But what effect the ruling will have on the US is still unclear. "People have talked to me about bringing similar cases," says Naomi Cahn, a law professor at George Washington University in Washington DC. She says the Canadian ruling has infused the donor-conceived movement in the US with a lot of energy. "I think it is likely that someone will bring something forward in the US in the next five years." Several states, including Kansas, Alaska, Maine, New Hampshire and Oregon, allow adoptees to learn the identity of their biological parents, which could be used to advance the cause of donor offspring based on equal rights.

But the American Society for Reproductive Medicine (ASRM), an advisory and advocacy group for the American fertility industry, says it will strongly oppose any move to ban anonymous donations. "We think that people ought to be able to build their families the way they see fit," says Sean Tipton, a spokesperson for the ASRM. "And you don't change the rules in the middle of the game."

One immediate effect of the British Columbia ruling may be a shortage of donor sperm and eggs. The province has no sperm banks, so fertility doctors mainly rely on two US sperm banks run by Xytex of Augusta, Georgia, and Fairfax Cryobank, near Washington DC. There are currently only 33 men in Canada who are sperm donors, and all of them are anonymous.

Carl Laskin, president of the Canadian Fertility and Andrology Society, an advisory body to the Canadian fertility industry, is doubtful the province will be able to compel American banks to release the identities of men already promised anonymity. Sperm banks agree. "It would be quite a challenge to apply that retroactively," says Michelle Ottey, director of operations at Fairfax.

Fairfax does have a class of donors, called "identity option" donors, who have contracts committing them to release identifying information when the child becomes an adult. But many banks have an opt-out clause for their open donors, which may disqualify their sperm from use in British Columbia.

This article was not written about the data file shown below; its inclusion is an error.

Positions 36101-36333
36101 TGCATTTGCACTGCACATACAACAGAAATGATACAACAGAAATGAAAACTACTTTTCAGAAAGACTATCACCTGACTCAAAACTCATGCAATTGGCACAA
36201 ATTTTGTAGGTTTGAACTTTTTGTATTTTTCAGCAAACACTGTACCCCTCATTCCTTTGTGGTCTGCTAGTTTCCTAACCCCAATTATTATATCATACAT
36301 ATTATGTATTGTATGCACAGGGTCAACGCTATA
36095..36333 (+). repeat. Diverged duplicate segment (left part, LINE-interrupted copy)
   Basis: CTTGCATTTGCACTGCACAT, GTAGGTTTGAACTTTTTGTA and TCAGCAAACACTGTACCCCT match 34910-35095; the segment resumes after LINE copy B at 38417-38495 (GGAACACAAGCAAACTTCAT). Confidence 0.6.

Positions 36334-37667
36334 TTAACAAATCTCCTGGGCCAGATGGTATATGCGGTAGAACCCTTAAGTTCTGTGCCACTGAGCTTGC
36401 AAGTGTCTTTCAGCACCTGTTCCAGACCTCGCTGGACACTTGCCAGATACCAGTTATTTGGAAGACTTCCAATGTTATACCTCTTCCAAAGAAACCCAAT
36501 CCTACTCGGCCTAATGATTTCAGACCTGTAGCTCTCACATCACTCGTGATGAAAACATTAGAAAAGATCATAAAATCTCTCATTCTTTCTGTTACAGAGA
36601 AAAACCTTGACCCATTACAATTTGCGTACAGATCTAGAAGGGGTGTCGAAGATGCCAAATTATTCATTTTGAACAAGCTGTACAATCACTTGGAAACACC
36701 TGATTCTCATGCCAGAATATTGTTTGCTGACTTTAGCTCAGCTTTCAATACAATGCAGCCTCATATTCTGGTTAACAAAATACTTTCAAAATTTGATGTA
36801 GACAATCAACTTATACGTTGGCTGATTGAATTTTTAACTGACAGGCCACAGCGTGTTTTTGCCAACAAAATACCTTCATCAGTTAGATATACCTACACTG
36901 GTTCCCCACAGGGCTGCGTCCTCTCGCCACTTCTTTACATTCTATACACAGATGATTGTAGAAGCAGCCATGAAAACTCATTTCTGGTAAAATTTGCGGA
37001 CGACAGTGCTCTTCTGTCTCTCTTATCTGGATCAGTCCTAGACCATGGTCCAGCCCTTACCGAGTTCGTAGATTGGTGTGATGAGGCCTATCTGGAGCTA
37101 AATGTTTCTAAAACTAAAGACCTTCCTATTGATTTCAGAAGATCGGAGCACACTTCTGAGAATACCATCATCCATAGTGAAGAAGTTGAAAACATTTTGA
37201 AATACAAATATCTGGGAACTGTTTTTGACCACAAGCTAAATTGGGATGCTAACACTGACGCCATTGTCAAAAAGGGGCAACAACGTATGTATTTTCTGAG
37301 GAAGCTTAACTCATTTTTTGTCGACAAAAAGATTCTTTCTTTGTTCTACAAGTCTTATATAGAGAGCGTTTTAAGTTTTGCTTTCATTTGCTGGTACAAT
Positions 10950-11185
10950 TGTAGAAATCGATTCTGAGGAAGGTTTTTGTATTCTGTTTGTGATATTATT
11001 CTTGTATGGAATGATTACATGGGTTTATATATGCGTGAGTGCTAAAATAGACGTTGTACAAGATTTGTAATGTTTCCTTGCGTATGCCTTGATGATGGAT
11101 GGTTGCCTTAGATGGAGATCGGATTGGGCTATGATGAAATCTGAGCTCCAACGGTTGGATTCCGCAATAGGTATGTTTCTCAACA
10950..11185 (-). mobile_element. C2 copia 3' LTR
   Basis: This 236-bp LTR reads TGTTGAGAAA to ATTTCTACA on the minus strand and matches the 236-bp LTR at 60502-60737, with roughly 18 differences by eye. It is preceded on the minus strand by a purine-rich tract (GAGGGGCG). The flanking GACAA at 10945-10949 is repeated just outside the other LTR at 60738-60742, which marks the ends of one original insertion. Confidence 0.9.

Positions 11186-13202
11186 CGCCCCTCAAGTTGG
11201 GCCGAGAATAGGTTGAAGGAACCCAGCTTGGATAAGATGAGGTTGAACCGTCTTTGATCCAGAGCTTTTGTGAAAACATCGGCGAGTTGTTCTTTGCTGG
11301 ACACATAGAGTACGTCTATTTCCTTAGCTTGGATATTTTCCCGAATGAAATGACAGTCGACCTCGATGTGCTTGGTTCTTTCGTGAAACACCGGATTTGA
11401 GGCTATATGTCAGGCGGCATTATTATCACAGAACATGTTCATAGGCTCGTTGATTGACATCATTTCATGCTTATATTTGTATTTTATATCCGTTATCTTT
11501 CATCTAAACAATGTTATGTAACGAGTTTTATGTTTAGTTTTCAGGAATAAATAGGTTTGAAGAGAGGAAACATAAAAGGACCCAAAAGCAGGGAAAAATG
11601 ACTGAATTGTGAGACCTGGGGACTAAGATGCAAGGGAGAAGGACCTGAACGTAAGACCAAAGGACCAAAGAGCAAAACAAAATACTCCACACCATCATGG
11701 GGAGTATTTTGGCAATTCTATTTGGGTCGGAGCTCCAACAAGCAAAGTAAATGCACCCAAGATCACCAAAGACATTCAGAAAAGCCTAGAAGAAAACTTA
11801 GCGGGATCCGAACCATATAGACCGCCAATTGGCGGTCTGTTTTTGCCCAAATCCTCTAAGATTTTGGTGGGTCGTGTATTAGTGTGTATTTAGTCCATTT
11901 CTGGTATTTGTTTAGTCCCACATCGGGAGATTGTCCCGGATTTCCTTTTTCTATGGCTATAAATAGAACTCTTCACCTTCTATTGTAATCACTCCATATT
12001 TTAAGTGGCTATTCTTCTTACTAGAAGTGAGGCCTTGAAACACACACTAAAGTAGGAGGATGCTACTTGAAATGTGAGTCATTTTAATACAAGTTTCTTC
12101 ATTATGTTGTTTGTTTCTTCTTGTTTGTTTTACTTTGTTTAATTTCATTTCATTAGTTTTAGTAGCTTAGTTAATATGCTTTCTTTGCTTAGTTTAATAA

Any new law may also decrease the number of egg donors. Many Canadian clinics that specialise in egg donation rely on US-based egg donor agencies to circumvent a Canada-wide ban on payment for gametes. Some 150 American women travel to Canada every year to anonymously donate their eggs to Canadians.

Wendy Kramer, founder of the Donor Sibling Registry (DSR), a website where donor-conceived people can find genetic relatives, says that the key is in education. "Sperm banks need to properly educate and counsel donors about what it means to be an open donor," she says. She points out that 1,214 gamete donors are currently on the DSR to find genetic offspring.

Pratten calls the ruling "tremendously gratifying," and a relief.

"There's nothing more frustrating and humiliating than to be told that 'We know who it is but we won't tell you,'" she says. "So much of the ability to create an identity for yourself is knowing where you come from."

Sunday, June 5, 2011

New answers to "Where do I come from?"

After submitting my DNA to 23andme and FTDNA, I discovered that my paternal family is Ashkenazi Jew and orignated from Poland, Hungary, the Ukraine, Russia, Austria, Lithuania, and possibly Latvia. Being in touch with distant paternal cousins (3rd, 4th, and 5th cousins) and having access to my ancestry feels absolutely incredible and refreshing. At least I know a little something that enables me to connect to the other half of myself and to pass on some information to my two children.

Friday, May 13, 2011

Baby Lexi

Our daughter was induced as a late-term preemie due to another blood clot that restricted her growth in utero. We're excited to welcome our petite but perfectly healthy girl into the world.

12 hours old!

2.5 days old and already getting bigger:

Three weeks old with mommy

Three months old

Monday, April 11, 2011

My Baby Turned One!

Pictures from Trevor's 1st birthday!

Seeking Documentary Participants

"Emmy-nominated producers are seeking members of the sperm donor conceived community for an upcoming documentary project. We are interested in meeting with individuals who are currently searching for their donor father and/or donor siblings as well as individuals who have made connections with their donor father and/or siblings. Anyone interested in sharing their story should please contact us at"

Tuesday, March 22, 2011

Looking for Research Participants!

A research team at the State University of New York at Geneseo is investigating the communication dynamics in families formed through donor insemination. Of particular interest to the researchers are families that were created through the help of an anonymous donor. If you are the adult offspring of an anonymous donor or conceived a child with the assistance of an anonymous donor and are willing to participate in a face-to-face, phone, or Skype interview, please contact Meredith Harrigan at